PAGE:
There is no doubt that on the quieter, less-congested roads that existed in this country in the 1920s many unusual cars were still in use, cars which would raise the eyebrows of today’s vintage enthusiasts. What was taken for granted then would have seemed exciting today. Lots of pre-war vehicles continued to serve their faithful owners or plied for hire, some with quite large engines, to which the tax reduction for a pre-1913 power-unit made concessions. Old racing cars might be encountered, in this age when MoT examinations were unthought of and mudguards were not compulsory.
Even I am not old enough to have enjoyed such encounters, although I used to enter in a notebook the more unusual cars seen on the roads in the early 1930s. It has long since vanished and all I recall is an elderly Piccard-Pictet I used to watch being cranked-up in a tree-lined, grass-verged road in Clapham. However, with the post-Armistice motor boom in full spate, others were talking and writing of the less common cars, which we would now regard as distinctly rare birds. In an age when many were keen to enjoy the open road but less was known about the mysteries of a car’s mechanism, owners would speak of their cars to one another, acting as motoring Marjorie Proops in the wisdom they conveyed.
It is to this vanished age that I now propose to return briefly, an age when weird and wonderful cars and lorries would sooner rather than later be encountered in the towns and on country roads, when most railway stations had their quota of aged landaulettes plying as taxis, and when once-famous racing cars were serving as ordinary transport for the more intrepid drivers. It came to an end around 1930, killed by the greedy horse-power tax, the curtailment of that 25% tax bonus for pre-1913 engines, anno domini taking its toll of the vehicles themselves, and because the new-fangled four-wheel-brakes made things hazardous for fast cars endowed merely with rear-wheel anchors, especially on wet and slippery surfaces, as more people began to motor faster about their everyday business.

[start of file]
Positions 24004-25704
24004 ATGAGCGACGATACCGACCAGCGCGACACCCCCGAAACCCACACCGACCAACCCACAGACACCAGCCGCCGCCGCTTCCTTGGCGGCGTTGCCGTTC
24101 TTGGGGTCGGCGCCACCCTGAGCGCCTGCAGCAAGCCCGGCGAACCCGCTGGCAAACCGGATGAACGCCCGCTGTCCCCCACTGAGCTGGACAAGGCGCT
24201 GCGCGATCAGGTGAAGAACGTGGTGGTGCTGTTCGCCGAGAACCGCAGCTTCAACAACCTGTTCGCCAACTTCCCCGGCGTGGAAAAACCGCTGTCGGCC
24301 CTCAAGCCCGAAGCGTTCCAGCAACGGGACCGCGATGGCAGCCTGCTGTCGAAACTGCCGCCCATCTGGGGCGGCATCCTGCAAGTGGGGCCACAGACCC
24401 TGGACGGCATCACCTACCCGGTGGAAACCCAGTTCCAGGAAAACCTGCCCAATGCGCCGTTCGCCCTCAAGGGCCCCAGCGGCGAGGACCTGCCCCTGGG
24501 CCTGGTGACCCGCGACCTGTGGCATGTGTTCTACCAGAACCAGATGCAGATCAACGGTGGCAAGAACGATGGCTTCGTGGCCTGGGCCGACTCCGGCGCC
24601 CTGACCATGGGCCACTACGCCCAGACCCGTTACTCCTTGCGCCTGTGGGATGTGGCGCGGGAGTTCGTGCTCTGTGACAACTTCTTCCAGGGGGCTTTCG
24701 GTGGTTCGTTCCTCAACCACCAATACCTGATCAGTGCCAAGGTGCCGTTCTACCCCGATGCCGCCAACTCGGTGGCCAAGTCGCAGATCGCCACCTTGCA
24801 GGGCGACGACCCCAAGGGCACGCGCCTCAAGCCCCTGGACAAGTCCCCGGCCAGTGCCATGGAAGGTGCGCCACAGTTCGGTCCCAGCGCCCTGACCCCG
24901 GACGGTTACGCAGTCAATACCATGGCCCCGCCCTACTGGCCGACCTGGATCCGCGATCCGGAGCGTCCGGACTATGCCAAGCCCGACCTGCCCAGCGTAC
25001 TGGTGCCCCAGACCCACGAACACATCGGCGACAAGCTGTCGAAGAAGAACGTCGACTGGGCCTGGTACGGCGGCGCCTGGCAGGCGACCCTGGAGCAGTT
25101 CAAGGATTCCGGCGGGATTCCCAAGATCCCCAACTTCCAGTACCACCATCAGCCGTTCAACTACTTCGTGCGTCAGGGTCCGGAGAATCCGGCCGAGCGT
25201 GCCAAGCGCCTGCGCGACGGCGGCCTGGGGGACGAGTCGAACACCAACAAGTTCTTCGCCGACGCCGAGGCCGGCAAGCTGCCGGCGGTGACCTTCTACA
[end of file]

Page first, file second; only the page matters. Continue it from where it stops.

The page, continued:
Before this, what might one have seen, when out and about on our ever-fascinating roads? Even in those 1920s, the older racing cars were regarded as antiques, so of more than passing interest. Apart from those which were still being raced at Brooklands, on the sands of Southport and Skegness, or driven in the then-frequent public-road sprint contests, a number were to be seen on the road. Thus the 2-litre DFP that WO Bentley had run in the 1914 TT and on Brooklands was given a touring body and gas lighting after the war and, over in France, the 1913 GP Delage that had finished third in the 1914 500 Mile Race at Indianapolis had returned to its native land, to be given a lower axle-ratio and three-seater body, its enormous exhaust pipe still protruding from the top of the bonnet, however. In this guise it was said to have changed hands around 1920 for an improbable £3,000. Also across the Channel, one of the 1912 15-litre GP Fiats had likewise been give a three-seater body and this chain-drive monster, still on detachable wheel-rims, was also used for touring. At home you might have come upon RJ Scully, of HE fame, in his 1907 GP Germaine fitted with a rakish two-seater body of his own devising, or have met Lt-Col Henderson in his 14-litre Rolls-Royce Falcon aero-engined Napier Forty, in which he claimed to be able to cruise at 50 to 60 mph on a mere whiff of throttle, the clutch slipping (and thus protecting the transmission) should more power be applied. Nor was this the only aero-engined car devouring English roads at this period. . . .